Empowerment of women is being promoted through formation of Self-Help Groups (SHGs). Estimation of kitchen gardens, backyard farming, ensuring at least two fruits plant per family, participation in minor field operations (transplanting and  harvesting), post-harvest management outside the farm, processing of agricultural produce like turmeric, ginger, chilly, jute, bamboo for various practices including incense sticks, coconut husk dust for growing orchids, mushroom cultivation, vermin-compost preparation, feeding milching cattle, feeding fish in the ponds and various other operations through training programmes, to update their knowledge about farm technology, human hygiene and animal nutrition. Other plausible ventures are homestead farm of rabbits, mushroom cultivation, Cashew-nut processing through the SHGs etc. A convergence of SLNA, ATMA, Technology Mission, RKVY, RD and Forestry through regular interface at the District and State level will open-up the scope of attaining new avenues, avoid unnecessary duplication, and strengthen throughout the year in all the 554 agricultural markets. Bulk of the local produce namely viz. brinjal, squash, betel-vine, radish, coal corps etc. are grown in abundance and import of some of the vegetables from outside the State has been gradually minimized. A programme for production of pulses development would definitely contribute towards increase of consumption of vegetable protein which helped in increasing the biological value of protein when taken in combination with cereals. This would provide protection against any mal-nutrition and protein deficiency. Emphasis has been laid on expansion of area not only under fruits but also on root crops including carrot and pulses. Water-shed development will also be largely supportive to fodder development and development of duckery, poultry and other animals.

Irrigation

Agriculture is the main stay of the economy of Tripura. Irrigation is an important input for enhancing the productivity of the agricultural sector. To meet up growing demand of the increased population in the state, the need of irrigation has became obvious. Irrigation sector accordingly got priority in development during ninth plan onwards. The area covered under irrigation till 1972 was only 1956 hectare, which rose to 40383 hectare at the end of March, 1998. The pace of development was accelerated since then and by now coverage has been raised upto  1,12,806 hectare the end of March, 2014. It is estimated that the state has an area under paddy and horticultural crops for 1,78,000 hectare. This quantum of land is immediately visualized for irrigation need. Tripura state in the North Eastern Region of India has a total land area of 10,492 sq.km. The climate condition and the soft soil everywhere in the state is favorable for cultivation of wide range of crops especially the horticultural crops. Amid the undulating terrain, the land under cultivation in the state as per current survey conducted by the State Agriculture Department of the state is 2,55,241 hectare, which is 24.33 percent of the State's total area. The majority of the inhabitants and their agricultural activities are confined to the interspersed plain lands. Although 60 percent of the State population is dependent on it, the primary sector contributes about 25 percent of the State's GSDP. The average land holding in the state is 0.97 hectare and farmers are dominantly small and marginal.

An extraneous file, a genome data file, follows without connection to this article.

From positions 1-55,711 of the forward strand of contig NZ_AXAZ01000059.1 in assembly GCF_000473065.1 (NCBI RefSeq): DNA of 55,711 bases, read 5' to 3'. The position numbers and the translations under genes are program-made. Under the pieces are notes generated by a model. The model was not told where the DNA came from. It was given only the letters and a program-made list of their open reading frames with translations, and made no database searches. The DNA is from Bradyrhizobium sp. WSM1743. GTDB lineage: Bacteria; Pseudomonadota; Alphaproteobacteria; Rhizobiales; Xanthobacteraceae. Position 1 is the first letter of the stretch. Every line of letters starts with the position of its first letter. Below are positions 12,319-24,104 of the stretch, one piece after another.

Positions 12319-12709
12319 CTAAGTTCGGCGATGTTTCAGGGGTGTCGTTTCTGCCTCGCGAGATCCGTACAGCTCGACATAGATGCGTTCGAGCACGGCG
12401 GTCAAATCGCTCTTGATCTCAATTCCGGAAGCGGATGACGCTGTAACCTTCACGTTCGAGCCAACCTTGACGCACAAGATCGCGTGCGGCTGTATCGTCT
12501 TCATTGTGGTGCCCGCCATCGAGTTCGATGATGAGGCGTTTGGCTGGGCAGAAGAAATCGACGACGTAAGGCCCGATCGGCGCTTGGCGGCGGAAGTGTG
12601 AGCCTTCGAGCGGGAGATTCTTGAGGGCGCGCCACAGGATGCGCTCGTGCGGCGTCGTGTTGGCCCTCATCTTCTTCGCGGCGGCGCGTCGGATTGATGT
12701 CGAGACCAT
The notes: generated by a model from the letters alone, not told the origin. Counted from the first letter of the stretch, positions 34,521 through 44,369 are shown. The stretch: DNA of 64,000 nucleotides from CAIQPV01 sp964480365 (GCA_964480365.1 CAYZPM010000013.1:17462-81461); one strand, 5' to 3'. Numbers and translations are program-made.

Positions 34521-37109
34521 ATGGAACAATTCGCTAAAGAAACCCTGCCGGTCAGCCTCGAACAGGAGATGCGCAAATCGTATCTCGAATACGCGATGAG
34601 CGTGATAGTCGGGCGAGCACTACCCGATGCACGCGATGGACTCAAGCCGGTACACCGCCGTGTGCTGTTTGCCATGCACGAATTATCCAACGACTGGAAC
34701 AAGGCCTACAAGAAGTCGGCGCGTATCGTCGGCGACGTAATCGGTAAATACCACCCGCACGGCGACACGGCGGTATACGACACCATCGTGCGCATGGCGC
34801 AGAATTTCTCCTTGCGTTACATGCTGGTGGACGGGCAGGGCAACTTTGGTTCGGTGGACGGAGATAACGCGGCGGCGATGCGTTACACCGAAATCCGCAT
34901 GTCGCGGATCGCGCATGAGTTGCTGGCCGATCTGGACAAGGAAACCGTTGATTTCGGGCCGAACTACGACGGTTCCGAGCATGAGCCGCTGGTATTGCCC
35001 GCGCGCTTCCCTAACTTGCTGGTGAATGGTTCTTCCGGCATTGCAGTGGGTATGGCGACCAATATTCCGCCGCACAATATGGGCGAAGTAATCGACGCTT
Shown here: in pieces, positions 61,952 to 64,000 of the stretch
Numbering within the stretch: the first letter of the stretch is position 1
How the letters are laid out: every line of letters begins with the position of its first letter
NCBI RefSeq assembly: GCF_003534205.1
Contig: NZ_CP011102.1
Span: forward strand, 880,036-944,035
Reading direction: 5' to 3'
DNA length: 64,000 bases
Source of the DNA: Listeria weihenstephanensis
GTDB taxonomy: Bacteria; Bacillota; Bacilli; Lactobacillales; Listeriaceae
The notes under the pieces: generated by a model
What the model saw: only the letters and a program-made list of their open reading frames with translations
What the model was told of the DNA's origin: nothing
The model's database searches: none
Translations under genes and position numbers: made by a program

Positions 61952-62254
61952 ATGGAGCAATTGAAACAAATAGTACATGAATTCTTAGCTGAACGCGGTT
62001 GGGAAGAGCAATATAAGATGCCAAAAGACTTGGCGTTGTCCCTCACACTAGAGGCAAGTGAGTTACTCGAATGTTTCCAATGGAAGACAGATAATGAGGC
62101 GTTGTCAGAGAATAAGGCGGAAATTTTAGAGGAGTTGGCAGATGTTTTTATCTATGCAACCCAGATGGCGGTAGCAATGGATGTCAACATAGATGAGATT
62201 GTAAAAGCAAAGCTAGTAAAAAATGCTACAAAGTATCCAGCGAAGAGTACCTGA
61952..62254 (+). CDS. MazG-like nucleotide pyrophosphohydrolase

One of the principal objectives of the Government of Tripura is to extend assured irrigation to agricultural land. Apart from ensuring coverage of more cultivable land under assured irrigation, the aim is to increase cropping intensity, thereby optimizing the utilization of the limited land resource for improvement of the socio-economic condition of rural masses.

There is no major irrigation project in Tripura. The Gomati, Khowai and Manu are the three medium irrigation projects in the State. The work of the Khowai Medium irrigation project is completed except some residual works. The progress has been made in Gomati and Manu medium irrigation projects inspite of problems of land for construction. The major source of irrigation is Minor irrigation projects like lift irrigation, deep tube wells, diversion schemes, shallow tube wells, 5 HP pumps, water harvesting structures, tanks etc.

The irrigation programmes of the State is being jointly implemented by the Public Works Department (Water Resources), Rural Development Department (RDD), Agriculture Department, Forest Department and the Tripura Tribal Areas Autonomous District Council (TTAADC). Nearly all the minor irrigation projects have been handed over to Gaon Panchayats/ Panchayat Development Committees for better operations, maintenance and upkeep.

The Government is implementing an action plan to expand irrigation coverage up to 1,40,383 hectare in near future.
Tripura is a small State in the North East has a total cultivable land of 2,55,241 ha. and irrigation potential of 1,40,383 ha.